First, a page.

Like Pakistan Israel too has experienced an extensive discord about its national identity in order to define the interconnection between the Israeli national identity and Jewish identity. We observe a clash between the secular Israeli national identity with a religious manifestation of Israeli national identity i.e. Judaism. The Zionist ideology plays a dominant role in the case of Israel. ‘The conflict exists between those who advocate a civic Israeli national identity (Israelis) and those who support an ethno religious identity of the Israeli community (Jews). Israeli identity accommodates all citizens of the Israel i.e. Jews and non-Jews while Jewish means an identification with a primordial mainly religious featured national identity (only Jewish).’ [6] Hence, the process of secularization on one hand and the growing religiosity is currently observed in the Israeli state.

Whether Religion has a legitimate right to influence State politics?
As stated earlier, according to Samuel S.Mushi, three factors play a crucial role in the consolidation of a nation i.e. citizens’ loyalties, control over political and economic resources. Religious elements as well as the state in complex milieu attempt to influence these factors and try to legitimize their role. Both of them draw their legitimacy from the collective loyalties of the citizens. States follow this pursuit through the democratization process and religious elements try to influence the primordial ties that exist among various communities and this creates a complex process. According to the primordial model (conservative view), nationalism is a process involving collective loyalties and identities and religion is considered as an important component of the national building process. ‘Scholars like A. Hastings explain the emergence of nationalism with regard to religion as they suggest a certain transformation of traditional religion that eventually leads to the birth of the nation states (nations and nationalism)’. [7] The modernist model (secular perspective) on the other hand considers religion which inhibits the growth of a nation and suggests the decay of religion. ‘Scholars like Gellner advocate that national movements have furthered the secularization discourse where idealized ethnic culture plays the central role rather than religion.’ [8] Nationalism, according to the nationalism literature, thus takes the place of religion and scholars like Greenfeld (1996) calls it a modern religion and we observe this from the example of France where if one calls religion bad then it is fine but if someone calls the nation bad then it is highly discouraged and repudiated.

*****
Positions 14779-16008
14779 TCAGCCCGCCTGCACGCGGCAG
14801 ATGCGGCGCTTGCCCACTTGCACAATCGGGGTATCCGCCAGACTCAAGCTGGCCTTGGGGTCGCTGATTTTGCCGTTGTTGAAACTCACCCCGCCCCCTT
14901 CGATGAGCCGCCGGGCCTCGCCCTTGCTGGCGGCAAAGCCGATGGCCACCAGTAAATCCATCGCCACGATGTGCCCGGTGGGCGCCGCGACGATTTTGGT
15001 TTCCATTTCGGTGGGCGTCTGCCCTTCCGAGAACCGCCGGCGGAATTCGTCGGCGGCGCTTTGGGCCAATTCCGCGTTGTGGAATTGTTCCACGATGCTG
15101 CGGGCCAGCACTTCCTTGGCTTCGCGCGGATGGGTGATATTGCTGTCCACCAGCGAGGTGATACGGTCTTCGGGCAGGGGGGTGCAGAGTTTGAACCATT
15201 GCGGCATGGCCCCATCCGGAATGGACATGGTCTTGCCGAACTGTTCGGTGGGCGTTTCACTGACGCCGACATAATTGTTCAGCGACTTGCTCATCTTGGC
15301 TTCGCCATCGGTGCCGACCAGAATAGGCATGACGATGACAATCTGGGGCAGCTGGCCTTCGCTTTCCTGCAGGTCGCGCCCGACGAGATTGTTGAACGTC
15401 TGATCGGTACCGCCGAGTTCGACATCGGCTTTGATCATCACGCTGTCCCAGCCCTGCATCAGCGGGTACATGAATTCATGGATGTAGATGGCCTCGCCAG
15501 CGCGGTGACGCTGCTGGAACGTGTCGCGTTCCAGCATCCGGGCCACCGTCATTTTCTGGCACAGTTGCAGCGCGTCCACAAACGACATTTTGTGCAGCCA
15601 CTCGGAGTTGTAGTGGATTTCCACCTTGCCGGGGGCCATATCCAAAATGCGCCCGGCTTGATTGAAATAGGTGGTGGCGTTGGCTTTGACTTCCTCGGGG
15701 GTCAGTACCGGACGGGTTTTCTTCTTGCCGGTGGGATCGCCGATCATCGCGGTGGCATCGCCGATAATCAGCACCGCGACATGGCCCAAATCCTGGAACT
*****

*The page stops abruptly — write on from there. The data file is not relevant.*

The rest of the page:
Hence one can argue that religion exclusion lies in the homogenous population of the developed world which formed the basis of western civic nationalism. On the other hand the literature of ‘Religious Nationalism’ elucidates the public sphere and the collective national identity as religious and we witness this experience in the third world countries like Pakistan, Iran, Afghanistan, etc. These third world countries have religious histories (national heritage and tradition), thus religion could not be ignored. Its proponents claim that religion can create a national identity and thus it is crucial to draw boundaries between religious and secular nationalism. This relation is more multifarious than it is generally assumed to be. Both these approaches respond to the same sorts of needs for collective identity, national consensus, ultimate loyalty and moral authority.

The Case of India and Iran:
Iran represents a complete example of a dominant religious society which was established by the Ayatollah Khomeini in 1979 by ousting the Shah dynasty of Iran. Iran derives its national identity through religion (Shiite Political Philosophy) which has immense influence over the affairs of the state s well as over Iranian culture. The basic idea was to establish an Islamic state similar to the one which existed during the time of Prophet PBUH. In recent time Iran is showing the signs of change and elements within this theocratic state are demanding liberal and democratic pursuits and a balance between religious and secular ideals. The religious forces in Iran are quite strong that voices of change are easily suppressed by this democratic theocracy. According to Khomeini who argues that the qualified Islamic Jurists (the concept of velayat-e faqih) have the potential to lead the nation in the process of national consolidation by pursuing the Islamic ideals.  ‘In his 1970 book, Hokumat-e Islami: Velayat-e faqih, Khomeini argued that government should be run in accordance to sharia, or Islamic law. For that to happen, an Islamic jurist—or faqihmust oversee the country's political structure.’[9]